To savor this Cosi was like quaffing one's thirst with the nectar of the gods and I have to report that the only bad part about the experience was the emotional crash which came, a week later, upon returning home to witness the San Francisco Opera's sloppy revival of Jean-Pierre Ponnelle's Cosi Fan Tutte production. It was like going from the elegance of a four-star restaurant to a Church's Fried Chicken outlet.
HOT STUFF IN HOUSTON
With LAMCO's Cosi nearing perfection, where can one find sufficient superlatives to describe the Houston Grand Opera's new production of Le Nozze di Figaro (other than to paint the event as the kind of performance that can only happen in the best of all possible worlds)? Houston's Nozze was the final installment in a three-part cycle of Mozart operas which have been disarmingly directed by Goran Jarvefelt and cleverly designed by Carl-Friedrich Oberle so that the unit set bears a strong resemblance to Sweden's Drottningholm Court Theatre.
While there were several major debuts in this production, the most important, by far, was that of Christoph Eschenbach (the new Music Director of the Houston Symphony) on the podium. Eschenbach conducted the overture so magnificently that even the most jaded operagoers in the audience thought they were hearing Mozart's music for the first time. And that was only the beginning of the evening! Ken Billington's lighting for the Act IV garden scene was enough to make you weep.
The two outstanding British artists (bass-baritone Robert Hayward as Figaro and baritone Thomas Allen as the Count Almaviva) who headed the cast sang with a dramatic assurance and musical vitality that one rarely finds in these roles. Important cameos came from Francois Loup's Bartolo, Joseph Frank's Basilio, Judith Christin's Marcellina, David Langan's Antonio and Carl Saloga's Don Curzio.
The three female leads did an absolutely spectacular job of bolstering and maintaining an ensemble effort. Suzanne Mentzer (a graduate of the Houston Opera Studio) sang Cherubino with a wonderfully boyish charm. Soprano Angela Maria Blasi (an American artist who sings primarily in Europe) made a stunning and delicious debut as the maid, Susanna.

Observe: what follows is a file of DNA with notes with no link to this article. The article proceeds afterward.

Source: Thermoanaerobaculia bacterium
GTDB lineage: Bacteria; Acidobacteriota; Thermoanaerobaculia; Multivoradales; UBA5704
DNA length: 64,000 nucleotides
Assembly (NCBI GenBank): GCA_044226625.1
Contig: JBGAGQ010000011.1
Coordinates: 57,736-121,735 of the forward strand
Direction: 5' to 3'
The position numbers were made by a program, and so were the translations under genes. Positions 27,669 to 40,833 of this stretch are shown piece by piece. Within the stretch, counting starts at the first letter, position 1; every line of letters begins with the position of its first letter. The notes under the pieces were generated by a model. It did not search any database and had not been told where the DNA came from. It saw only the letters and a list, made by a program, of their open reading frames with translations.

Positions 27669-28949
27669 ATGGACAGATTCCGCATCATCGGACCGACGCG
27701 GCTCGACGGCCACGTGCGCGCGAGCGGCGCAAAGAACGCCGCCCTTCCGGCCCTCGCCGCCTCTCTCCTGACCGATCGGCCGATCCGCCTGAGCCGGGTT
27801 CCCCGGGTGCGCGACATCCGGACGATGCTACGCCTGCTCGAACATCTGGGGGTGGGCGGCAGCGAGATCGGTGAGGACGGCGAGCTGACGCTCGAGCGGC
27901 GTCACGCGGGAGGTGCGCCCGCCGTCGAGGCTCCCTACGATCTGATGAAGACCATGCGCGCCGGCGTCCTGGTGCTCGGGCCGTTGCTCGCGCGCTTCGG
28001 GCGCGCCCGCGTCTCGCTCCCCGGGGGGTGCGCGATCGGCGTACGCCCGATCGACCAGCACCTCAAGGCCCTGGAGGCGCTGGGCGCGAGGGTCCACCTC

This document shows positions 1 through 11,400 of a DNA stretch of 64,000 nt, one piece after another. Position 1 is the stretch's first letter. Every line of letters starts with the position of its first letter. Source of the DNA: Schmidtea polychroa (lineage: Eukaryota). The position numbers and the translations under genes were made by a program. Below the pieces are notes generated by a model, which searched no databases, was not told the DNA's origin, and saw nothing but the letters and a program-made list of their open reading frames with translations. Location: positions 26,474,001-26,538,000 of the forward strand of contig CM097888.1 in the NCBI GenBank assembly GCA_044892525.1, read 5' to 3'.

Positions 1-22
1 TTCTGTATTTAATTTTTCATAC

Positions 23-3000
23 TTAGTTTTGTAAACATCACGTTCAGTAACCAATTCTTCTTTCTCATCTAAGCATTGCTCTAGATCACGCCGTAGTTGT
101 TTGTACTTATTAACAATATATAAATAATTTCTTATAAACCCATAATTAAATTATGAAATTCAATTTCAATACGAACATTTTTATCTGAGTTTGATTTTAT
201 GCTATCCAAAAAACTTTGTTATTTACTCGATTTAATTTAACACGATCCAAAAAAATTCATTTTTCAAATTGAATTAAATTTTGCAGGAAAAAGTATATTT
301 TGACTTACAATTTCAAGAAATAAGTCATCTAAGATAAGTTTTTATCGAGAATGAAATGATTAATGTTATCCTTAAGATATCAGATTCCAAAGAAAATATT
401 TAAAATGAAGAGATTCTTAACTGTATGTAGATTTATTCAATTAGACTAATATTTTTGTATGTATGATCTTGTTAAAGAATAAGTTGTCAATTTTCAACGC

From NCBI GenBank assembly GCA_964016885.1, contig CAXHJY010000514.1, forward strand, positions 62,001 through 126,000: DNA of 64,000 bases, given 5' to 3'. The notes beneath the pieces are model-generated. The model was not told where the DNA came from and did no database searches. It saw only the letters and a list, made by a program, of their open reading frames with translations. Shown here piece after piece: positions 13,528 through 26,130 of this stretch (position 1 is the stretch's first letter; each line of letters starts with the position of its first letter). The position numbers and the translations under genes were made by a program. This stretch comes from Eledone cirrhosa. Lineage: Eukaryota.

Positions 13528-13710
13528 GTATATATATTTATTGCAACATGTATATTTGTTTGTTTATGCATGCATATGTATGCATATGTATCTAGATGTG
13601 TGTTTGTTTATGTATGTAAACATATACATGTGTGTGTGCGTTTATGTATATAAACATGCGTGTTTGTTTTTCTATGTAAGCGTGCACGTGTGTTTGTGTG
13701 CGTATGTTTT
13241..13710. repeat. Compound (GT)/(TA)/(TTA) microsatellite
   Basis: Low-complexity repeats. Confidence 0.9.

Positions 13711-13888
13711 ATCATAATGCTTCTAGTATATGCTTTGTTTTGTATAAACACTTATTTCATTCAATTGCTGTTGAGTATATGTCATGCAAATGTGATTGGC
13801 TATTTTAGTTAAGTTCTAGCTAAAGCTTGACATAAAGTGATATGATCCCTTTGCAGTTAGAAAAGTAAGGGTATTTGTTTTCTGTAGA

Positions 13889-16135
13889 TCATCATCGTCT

The real find of the evening, however, was soprano Renee Fleming. A radiantly beautiful woman whose vocal artistry makes one's knees buckle in admiration, Fleming managed the tricky business of stealing the show without ever disturbing its dramatic unity or musical ensemble. In a courtroom of music, this young woman could offer definitive proof of just how criminal Kiri Te Kanawa's artistic somnambulism has become.
For those who think I've flipped out in praising HGO's production, let me call attention to the bottom line. Rarely, during an opera, do I sit in a darkened auditorium wishing that the evening wouldn't go by so fast so that I could savor its essence for just a few extra, God-given moments. The last time that happened to me was when I saw Angela Lansbury perform "Rose's Turn" in Gypsy.
Although I did not manage to see HGO's Don Giovanni when it premiered in January 1987, I was fortunate enough to experience the company's superb Cosi in February '88 and can tell y'all that any Mozartean with a brain in his head will want to be in Texas in April 1991. That's when the Jarvefelt/Oberle stagings of Don Giovanni, Cosi Fan Tutte and Le Nozze di Figaro (along with the Maurice Sendak/Frank Corsaro production of The Magic Flute and a new production of La Clemenza di Tito) will be presented as part of HGO's bicentennial Mozart festival.
You wanna die and go to heaven? Buy your tickets now.
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This "Tales of Tessi Tura" column originally appeared in the Bay Area Reporter on January 26, 1989.